With all of the activity on the Internet, content curation is more important than ever for businesses and individuals. It’s essential that we create relationships with our audiences by sharing relevant information that doesn’t specifically promote our products and services.
The Internet is a stage—our digital opportunity to showcase our talents and creations while revealing who we who we are and where we stand. Even when we do our best to not be transparent, when we share information via the Internet, we’re still, in essence, telling our audience something about us.
If you pay attention to any of the following public figures via social media or blogs, you might discover:
- Mylie Cyrus doesn’t care what we think—or so she wants us to believe.
- George Takei encourages us to find humor in current events—regardless of how unfunny those current events may be.
- T. Harv Ecker helps others work through fears of financial lack, always encouraging a prosperity mindset.
- Jay-Z is discerning when it comes fashion, art and culture, not to mention extremely loyal to his cohort of cultural heroes and friends.
Regardless of where these individuals differ, there’s at least one trait they share in common:
They’re all effective content curators.
Thanks to the digital age, one of many lexicon-shifting terms to float around in recent years is “content curation”—eloquently defined by Beth Kanter as:
“The process of sorting through the vast amounts of content on the web and presenting it in a meaningful and organized way around a specific theme. The work involves sifting, sorting, arranging, and publishing information. A content curator cherry picks the best content that is important and relevant to share with their community. …
“Content curation is not about collecting links or being an information pack rat, it is more about putting them into a context with organization, annotation, and presentation.”
While dictionaries have yet to optimize the definition of “curator” to include online information sharing (I’m still impressed that Merriam-Webster updated its definition of “tweet” as not only “chirping note” but also “a post made on the Twitter online message service”), it’s a concept that once incorporated into our marketing strategies, can lead to powerful impacts in our online brand experience.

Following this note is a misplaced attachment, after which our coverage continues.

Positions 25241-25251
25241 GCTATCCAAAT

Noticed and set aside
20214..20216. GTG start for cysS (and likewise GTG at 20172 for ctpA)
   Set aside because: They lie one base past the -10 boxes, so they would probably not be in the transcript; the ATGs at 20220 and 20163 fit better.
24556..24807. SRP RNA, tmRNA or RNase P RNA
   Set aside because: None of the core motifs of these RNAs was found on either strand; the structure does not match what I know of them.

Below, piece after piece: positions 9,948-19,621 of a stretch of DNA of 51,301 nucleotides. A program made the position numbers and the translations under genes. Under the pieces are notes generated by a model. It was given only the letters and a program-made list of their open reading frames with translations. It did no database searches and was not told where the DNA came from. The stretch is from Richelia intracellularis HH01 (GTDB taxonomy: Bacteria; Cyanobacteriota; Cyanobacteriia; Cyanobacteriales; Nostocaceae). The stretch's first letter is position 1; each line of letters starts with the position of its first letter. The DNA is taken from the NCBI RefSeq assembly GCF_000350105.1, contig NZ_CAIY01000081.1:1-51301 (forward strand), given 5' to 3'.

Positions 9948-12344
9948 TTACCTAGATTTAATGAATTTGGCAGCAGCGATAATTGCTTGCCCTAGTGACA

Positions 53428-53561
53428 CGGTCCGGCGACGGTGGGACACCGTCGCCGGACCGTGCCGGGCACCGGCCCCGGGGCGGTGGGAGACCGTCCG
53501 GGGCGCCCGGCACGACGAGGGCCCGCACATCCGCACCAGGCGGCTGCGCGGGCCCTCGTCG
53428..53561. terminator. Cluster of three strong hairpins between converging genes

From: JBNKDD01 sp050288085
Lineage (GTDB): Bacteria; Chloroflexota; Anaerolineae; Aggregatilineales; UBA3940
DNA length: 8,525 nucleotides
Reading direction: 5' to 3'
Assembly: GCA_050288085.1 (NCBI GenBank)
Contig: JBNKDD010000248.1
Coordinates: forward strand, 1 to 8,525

We, the Curators
If we tweet, post links on Facebook, blog, pin, share photos on Instagram or Tumblr, share videos on Google+ or anywhere else, we are curators. Once we own our digital curator-ism, the more effectively we can align our online strategies to align with our brand, image, statement and life message.
I love Lorrin L. Lee’s adaption of Mahatma Gandhi’s statement, “My life is my message.” Lee’s reads:
“Your life is your message to the world, make it inspiring.”
As marketers, we don’t merely sell but we inspire our audience to buy our products and services. As I mention in this TMMPDX article, branding is about emotion.
How can your business use content curation to support your marketing goals? If you’re a self-branded individual, how can you engage with your audience by finding, categorizing and sharing images, links and infographics that crystallize your message? Here are 5 simple steps to help you move through the content curation continuum.
Reconnect with your brand. What is your unique selling point and what do you stand for? If you’re a services provider—such as a restaurateur—you may specialize in farm-to-table dishes and organic wines. If you’re an auto dealer, you may take a strong stand for honest pricing, targeting female car owners who lack savvy in auto maintenance and susceptible to getting ripped off. Your marketing plan will help you to answer this question.